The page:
What are the Neer and Hawkins Kennedy impingement tests?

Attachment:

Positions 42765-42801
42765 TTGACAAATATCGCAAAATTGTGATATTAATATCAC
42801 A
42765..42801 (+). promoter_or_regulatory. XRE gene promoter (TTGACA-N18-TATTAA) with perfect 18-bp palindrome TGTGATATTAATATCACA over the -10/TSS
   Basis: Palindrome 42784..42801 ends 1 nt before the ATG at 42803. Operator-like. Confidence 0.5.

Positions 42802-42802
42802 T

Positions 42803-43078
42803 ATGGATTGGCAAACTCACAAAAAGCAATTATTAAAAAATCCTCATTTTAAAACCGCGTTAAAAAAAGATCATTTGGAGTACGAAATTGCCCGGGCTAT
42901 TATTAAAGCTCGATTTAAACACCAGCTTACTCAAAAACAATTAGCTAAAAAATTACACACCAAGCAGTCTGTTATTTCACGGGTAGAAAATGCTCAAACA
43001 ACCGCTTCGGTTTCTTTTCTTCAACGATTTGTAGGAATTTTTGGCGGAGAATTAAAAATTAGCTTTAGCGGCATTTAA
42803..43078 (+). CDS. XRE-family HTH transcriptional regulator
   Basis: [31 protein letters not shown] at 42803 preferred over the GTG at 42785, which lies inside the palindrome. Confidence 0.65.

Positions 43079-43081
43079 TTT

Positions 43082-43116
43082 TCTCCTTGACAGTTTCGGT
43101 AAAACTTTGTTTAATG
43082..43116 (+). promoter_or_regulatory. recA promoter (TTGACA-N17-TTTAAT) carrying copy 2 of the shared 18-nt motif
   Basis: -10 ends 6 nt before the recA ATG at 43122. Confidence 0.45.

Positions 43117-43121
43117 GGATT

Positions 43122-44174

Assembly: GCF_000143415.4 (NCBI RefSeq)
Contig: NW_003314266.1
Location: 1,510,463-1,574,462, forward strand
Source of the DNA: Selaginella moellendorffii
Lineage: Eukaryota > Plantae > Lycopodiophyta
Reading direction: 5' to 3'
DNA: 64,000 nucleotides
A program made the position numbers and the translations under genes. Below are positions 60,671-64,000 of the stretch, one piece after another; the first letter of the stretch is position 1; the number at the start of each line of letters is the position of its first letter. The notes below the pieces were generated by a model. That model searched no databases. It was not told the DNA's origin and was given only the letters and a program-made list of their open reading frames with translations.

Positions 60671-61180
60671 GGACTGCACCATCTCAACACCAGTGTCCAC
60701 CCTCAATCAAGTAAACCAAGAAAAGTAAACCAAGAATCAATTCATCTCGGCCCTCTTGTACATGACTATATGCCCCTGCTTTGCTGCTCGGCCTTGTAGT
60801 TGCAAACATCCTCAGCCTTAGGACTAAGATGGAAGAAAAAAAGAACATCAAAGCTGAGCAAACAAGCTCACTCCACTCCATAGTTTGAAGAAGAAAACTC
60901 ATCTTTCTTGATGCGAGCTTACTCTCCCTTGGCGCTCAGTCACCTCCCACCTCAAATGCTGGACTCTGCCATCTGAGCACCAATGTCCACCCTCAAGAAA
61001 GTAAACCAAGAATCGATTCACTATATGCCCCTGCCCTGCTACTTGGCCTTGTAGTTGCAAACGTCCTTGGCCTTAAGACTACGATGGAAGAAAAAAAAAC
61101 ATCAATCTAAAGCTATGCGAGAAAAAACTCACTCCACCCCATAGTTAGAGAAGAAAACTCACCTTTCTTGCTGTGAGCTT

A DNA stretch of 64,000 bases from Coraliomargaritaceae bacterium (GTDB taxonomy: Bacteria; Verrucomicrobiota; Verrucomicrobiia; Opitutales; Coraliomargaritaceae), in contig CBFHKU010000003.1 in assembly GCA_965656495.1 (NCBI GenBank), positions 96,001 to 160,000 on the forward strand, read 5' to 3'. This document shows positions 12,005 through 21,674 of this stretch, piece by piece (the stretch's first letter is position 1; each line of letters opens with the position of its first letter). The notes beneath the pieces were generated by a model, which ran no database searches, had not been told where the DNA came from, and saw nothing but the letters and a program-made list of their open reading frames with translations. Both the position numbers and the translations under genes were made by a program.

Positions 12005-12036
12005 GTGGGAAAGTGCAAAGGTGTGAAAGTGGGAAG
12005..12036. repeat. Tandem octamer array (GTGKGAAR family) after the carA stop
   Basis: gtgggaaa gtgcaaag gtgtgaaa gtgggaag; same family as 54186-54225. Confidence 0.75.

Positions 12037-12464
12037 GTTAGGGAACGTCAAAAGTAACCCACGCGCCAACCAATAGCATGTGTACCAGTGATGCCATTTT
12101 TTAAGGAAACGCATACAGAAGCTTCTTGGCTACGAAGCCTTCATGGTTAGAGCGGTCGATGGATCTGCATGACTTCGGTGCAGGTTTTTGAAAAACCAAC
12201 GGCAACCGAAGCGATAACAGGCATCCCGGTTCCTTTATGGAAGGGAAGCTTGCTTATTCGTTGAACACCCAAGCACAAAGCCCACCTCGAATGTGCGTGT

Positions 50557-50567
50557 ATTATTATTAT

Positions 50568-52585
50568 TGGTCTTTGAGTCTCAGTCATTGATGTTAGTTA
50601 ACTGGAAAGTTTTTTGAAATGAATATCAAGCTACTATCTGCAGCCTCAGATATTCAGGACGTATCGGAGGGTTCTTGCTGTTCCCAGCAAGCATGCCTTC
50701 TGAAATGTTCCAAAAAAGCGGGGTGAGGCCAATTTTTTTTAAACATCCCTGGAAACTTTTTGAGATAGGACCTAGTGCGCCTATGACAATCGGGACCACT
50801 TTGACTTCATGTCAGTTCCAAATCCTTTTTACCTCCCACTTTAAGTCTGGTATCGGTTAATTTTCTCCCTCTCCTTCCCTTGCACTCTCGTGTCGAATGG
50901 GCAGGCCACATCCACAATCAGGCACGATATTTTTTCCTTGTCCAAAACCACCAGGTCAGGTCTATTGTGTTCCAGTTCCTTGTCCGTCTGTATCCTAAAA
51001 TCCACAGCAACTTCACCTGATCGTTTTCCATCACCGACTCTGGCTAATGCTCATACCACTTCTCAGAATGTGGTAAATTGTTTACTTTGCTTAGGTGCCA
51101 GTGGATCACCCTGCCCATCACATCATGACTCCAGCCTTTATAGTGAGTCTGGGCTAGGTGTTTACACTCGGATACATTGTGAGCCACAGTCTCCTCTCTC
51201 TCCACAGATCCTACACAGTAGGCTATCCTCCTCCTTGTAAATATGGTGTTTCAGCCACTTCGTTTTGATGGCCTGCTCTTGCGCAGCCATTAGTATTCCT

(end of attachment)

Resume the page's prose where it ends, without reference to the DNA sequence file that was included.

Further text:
These are provocative maneuvers that are very sensitive (80%–90%) for impingement but not very specific (30%–50%). The Neer test causes pain when the patient’s shoulder is flexed forward maximally by the examiner, while the arm is internally rotated (palm down) and the shoulder is stabilized. The Hawkins–Kennedy test reinforces a positive Neer impingement test. The examiner puts the shoulder into 90 degrees of forward flexion and flexes the elbow to 90 degrees. The arm is internally rotated as if the patient is emptying a can of soda in front of themselves. Both these maneuvers compress the greater tuberosity of the humerus against the anterior acromion (Neer test) or coracoacromial ligament (Hawkins–Kennedy test) and elicit discomfort in patients who have a rotator cuff tear or impingement.